When staff suggested the Viewfinder as a possible housing option, Tonya didn’t think she wanted to permanently leave Aloha where she’s from, and where one of her sons was still attending school. But when she visited the complex she “kind of fell in love with it.” The building's low barrier screening criteria – a requirement of Metro bond funded developments – meant that her credit score wasn’t an issue.
After living at the Viewfinder for over half a year there are many things she appreciates: amenities like the community and exercise rooms; the convenient location where she can easily access a movie theater, bowling alley, grocery store and drug store and knowing many of her neighbors from her time at the Good Neighbor Center.
The Center has continued to support Tonya and her family in their new home, including everything from providing furniture and cleaning supplies to paying for as essential repair on her car. They have also helped Tonya manage her healthcare appointments, apply for disability and look for part-time work while she’s regaining her health. These ongoing services are paid for by Metro’s supportive housing services fund.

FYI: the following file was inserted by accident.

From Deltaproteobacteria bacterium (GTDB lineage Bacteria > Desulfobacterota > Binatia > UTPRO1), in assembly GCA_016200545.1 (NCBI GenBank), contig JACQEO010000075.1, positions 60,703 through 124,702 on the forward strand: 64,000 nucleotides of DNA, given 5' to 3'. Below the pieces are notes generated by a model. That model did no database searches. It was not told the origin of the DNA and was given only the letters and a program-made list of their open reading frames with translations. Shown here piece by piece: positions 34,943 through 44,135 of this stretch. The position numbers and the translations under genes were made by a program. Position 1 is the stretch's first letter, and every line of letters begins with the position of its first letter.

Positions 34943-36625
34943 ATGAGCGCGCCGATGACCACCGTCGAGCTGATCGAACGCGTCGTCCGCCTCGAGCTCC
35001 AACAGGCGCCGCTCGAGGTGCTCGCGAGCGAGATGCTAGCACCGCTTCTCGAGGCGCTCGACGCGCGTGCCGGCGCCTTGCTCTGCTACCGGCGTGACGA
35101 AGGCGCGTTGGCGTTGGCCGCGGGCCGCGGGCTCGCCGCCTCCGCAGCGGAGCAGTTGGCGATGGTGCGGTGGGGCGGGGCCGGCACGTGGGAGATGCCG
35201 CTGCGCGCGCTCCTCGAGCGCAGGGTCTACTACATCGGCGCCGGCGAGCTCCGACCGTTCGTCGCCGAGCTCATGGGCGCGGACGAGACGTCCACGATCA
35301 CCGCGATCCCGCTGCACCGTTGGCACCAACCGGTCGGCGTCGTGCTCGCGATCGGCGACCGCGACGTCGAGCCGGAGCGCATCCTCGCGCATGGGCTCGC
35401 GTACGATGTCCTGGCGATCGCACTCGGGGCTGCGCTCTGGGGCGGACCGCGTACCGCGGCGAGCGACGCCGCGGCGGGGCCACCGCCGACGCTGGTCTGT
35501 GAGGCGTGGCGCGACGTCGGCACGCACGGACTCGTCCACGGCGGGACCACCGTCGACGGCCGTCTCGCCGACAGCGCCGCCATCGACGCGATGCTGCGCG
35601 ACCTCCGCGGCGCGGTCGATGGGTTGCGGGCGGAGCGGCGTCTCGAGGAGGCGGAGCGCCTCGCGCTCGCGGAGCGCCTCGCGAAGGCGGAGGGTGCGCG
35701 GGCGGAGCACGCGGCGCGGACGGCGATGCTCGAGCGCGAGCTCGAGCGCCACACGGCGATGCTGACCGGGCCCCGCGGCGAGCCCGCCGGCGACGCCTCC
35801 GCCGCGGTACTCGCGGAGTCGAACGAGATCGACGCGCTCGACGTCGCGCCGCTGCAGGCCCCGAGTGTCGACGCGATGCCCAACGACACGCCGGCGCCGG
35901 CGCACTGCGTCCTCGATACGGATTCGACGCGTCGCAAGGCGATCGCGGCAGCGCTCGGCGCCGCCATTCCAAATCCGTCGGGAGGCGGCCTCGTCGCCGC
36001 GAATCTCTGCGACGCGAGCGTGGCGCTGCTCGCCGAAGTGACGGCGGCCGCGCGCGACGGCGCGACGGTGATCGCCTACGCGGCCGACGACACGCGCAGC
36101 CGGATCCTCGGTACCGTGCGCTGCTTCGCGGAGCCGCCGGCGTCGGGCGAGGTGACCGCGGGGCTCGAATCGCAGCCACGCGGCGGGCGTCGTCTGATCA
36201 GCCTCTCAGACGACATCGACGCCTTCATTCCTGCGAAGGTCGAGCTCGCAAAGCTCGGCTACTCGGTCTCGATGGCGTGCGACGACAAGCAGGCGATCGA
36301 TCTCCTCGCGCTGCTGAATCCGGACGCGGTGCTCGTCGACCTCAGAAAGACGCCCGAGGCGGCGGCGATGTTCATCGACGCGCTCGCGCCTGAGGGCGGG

Tonya repeatedly expressed her gratitude for the support she’s received from the staff at the Good Neighbor Center. “This place has been a godsend to me and my kids,” she said. “I did what they said and took the steps that I needed to take and have been successful.” She shows her appreciation by volunteering at the Center, cooking meals or weeding the grounds with her kids.
Today Tonya’s looking forward to continuing to improve her health, eventually returning to work and to spending the Thanksgiving holiday with her children and grandchildren. She hopes to host the whole family in the Viewfinder’s community room. She’s excited about the future because she can finally breathe: “I can just be me and I’m not worried about whatever tomorrow brings, I’m ready for it.”
Charlene: It means a lot that my kids know we’re stable